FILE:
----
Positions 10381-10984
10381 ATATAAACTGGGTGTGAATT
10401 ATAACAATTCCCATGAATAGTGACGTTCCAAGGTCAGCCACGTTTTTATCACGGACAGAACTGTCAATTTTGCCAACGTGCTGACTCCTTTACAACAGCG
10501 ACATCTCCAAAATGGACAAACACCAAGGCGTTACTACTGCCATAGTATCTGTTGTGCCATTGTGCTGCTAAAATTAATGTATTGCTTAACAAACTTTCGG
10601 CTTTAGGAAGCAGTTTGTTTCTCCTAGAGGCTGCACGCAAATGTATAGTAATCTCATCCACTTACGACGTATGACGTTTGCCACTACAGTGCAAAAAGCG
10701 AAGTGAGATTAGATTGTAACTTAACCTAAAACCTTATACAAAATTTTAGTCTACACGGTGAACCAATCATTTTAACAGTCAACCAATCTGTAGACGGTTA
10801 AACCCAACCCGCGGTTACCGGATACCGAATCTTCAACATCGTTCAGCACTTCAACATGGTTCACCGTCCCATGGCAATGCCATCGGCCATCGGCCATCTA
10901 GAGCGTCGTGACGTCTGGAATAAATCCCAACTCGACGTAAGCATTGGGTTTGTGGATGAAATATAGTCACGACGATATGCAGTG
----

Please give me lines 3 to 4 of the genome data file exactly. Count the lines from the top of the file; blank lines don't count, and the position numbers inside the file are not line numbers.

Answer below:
10401 ATAACAATTCCCATGAATAGTGACGTTCCAAGGTCAGCCACGTTTTTATCACGGACAGAACTGTCAATTTTGCCAACGTGCTGACTCCTTTACAACAGCG
10501 ACATCTCCAAAATGGACAAACACCAAGGCGTTACTACTGCCATAGTATCTGTTGTGCCATTGTGCTGCTAAAATTAATGTATTGCTTAACAAACTTTCGG